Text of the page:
Everyone has a letter and a number attached to them. The H-4 housewives wear canvas shoes and take brisk walks around the green at the heart of North Park Apartments; the B-2 grandparents push their American-born grandchildren on little tricycles; the H-1B techies play volleyball and the B-1 consultants stroll.

I am an F-1 OPT sitting next to a Chinese mom on a cement bench, watching all of this. All the picnic tables are occupied: an Indian man sits idly at one, six Indian women in sarees sit conversing in Tamil around another. As I sit facing the five-acre Moitozo park, I see three high-rise condominiums on each side, named after mighty trees native to central or northern Europe. Ahead of me, the sunlight is slowly fading behind the hills. Orange farms stretch nearly all the way to the next set of condos, built in less than six months, to meet the growing housing demands of the valley. A nip in the air prompts a young woman walking past to tie her dupatta around her head; her anklets crash noisily into her runners. The crowd, gathered around the park in printed kurtas and chiffon sarees, is linguistically divided. The Tamils and Telugus sit on park benches to the left; the Hindi speakers to the far right; the Bengalis and everyone else are transient.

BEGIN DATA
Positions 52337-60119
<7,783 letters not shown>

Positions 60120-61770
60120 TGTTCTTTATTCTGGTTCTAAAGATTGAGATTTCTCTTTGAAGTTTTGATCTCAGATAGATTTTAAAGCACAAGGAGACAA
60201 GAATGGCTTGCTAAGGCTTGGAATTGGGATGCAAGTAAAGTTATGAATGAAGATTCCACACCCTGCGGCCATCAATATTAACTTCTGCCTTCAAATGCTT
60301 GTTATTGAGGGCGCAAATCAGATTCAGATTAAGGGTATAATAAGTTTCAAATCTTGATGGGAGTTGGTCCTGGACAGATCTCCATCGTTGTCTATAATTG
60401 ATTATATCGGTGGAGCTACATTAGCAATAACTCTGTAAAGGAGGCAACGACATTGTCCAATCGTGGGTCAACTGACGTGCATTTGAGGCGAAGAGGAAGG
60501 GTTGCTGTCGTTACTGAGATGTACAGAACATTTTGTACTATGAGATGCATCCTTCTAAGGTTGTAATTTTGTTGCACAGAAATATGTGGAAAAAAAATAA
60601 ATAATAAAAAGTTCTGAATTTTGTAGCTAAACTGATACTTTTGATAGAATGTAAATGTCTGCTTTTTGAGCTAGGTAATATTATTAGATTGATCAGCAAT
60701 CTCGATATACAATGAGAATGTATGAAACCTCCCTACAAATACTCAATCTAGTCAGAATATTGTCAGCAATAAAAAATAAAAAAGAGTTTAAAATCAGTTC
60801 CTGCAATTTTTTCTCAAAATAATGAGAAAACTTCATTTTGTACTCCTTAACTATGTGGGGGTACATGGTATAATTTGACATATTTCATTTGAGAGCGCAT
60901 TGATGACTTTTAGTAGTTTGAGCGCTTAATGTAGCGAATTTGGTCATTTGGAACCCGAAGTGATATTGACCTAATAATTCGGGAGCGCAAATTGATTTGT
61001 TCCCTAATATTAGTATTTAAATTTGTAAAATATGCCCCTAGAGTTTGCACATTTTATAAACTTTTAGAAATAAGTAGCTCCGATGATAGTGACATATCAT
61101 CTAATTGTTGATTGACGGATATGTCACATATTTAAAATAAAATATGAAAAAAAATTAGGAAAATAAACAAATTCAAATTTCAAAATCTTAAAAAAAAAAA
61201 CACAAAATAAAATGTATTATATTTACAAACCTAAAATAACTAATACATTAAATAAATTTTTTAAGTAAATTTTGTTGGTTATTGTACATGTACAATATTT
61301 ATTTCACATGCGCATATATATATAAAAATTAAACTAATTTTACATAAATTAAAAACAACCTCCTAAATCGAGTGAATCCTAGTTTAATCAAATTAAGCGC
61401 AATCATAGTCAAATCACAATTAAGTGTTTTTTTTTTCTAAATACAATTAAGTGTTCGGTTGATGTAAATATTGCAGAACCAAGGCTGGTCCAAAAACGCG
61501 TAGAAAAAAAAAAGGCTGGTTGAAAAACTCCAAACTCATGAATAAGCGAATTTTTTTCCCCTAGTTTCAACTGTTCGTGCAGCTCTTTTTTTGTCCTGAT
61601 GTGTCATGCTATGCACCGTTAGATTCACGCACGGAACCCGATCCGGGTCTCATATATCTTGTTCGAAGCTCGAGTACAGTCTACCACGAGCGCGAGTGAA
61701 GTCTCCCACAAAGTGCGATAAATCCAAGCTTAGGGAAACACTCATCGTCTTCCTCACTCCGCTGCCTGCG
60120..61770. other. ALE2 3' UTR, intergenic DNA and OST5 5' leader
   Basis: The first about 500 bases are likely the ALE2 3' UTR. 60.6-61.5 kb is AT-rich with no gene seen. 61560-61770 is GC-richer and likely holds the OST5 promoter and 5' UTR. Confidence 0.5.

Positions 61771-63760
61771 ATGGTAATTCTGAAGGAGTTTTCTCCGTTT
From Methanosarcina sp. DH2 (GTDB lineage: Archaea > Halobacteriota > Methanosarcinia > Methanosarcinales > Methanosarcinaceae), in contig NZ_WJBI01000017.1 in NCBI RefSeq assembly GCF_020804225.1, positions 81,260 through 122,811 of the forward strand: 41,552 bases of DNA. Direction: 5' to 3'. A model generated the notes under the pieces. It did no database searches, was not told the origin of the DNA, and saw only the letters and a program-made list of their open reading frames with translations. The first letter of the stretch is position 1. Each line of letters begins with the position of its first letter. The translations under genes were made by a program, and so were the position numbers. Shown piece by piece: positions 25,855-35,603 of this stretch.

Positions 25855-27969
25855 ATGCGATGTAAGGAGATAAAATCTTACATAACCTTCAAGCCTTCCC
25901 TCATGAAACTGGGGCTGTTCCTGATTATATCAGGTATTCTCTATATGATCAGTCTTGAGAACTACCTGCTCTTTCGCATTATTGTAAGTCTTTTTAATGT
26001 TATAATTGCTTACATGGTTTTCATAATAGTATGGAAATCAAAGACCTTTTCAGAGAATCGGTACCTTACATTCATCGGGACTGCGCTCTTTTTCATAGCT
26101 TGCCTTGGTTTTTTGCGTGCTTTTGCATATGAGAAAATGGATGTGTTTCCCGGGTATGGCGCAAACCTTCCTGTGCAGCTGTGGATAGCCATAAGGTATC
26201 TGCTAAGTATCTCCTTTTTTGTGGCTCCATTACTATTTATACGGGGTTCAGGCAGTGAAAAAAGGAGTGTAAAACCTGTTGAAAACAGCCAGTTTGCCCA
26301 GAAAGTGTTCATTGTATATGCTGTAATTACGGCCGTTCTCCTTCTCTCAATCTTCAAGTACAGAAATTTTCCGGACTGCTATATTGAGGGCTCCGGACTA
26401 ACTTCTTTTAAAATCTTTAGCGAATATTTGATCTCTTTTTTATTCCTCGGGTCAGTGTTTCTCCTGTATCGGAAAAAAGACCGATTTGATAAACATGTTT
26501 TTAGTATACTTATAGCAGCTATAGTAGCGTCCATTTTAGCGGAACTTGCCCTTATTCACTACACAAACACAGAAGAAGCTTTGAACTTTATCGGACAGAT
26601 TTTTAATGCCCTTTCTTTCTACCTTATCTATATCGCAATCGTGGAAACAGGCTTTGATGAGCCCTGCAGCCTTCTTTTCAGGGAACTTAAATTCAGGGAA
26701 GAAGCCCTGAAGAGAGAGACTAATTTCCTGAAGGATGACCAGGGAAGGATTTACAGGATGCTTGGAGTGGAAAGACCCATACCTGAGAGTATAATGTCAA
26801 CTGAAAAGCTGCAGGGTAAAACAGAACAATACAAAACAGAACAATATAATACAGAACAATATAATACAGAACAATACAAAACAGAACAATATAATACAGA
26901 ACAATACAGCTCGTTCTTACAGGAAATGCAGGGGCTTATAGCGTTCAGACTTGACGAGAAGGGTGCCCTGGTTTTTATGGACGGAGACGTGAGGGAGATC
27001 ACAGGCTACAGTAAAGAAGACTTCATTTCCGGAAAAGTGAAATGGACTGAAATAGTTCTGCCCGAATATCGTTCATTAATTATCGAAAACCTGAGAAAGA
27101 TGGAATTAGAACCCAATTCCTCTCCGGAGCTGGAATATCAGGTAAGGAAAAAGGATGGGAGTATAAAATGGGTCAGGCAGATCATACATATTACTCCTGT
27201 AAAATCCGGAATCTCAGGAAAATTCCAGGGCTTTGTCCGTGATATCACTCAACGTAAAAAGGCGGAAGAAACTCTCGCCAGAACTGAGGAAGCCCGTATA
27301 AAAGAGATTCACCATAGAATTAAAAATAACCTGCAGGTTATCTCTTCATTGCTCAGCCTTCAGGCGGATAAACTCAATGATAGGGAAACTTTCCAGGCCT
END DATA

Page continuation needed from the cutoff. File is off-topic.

I have just arrived in the San Francisco Bay Area, to spend a few weeks living with a techie couple from Tamil Nadu, India, one of whom I went to school with in Chennai. The North Park Apartment Village in North San Jose, at the heart of which I sit, is popular amongst the Indian techies, with its offer of one, two, three bedroom apartments and town houses with in-built gadgets and an “an array of resort-style amenities.”

Many of these men and women have come — in several waves — to Silicon Valley to work for American tech giants and spend their days building virtual platforms geared to bring down barriers between humans. So why are they isolating themselves hundreds of kilometres away from home in hi-tech ghettoes formed along ethnic networks?

They bring with them temples, pure vegetarian restaurants, a fanatic love for movie stars and a competitive spirit that has forced a reverse gentrification in Bay Area schools: the brown kids with their soaring grades are driving away the white kids. Nearly every second restaurant on El Camino Real, a highway that runs through the heart of the Bay Area, is an Indian one; the competition so fierce that specialising in a particular food item is the only way to survive. One offers the juiciest biryani, another the crispiest medu vada. There are numbers to match this change too. A 95 per cent white population in 1940s, has now come down to around 50 per cent in the Bay Area; the Asian quotient has steadily increased to about 33 percent. A Vietnamese-American Uber driver tells me that real estate wars in the area are now fought between the Indians and the Chinese: “It comes down to who has the hard cash to seal the deal.” The Chinese often win.

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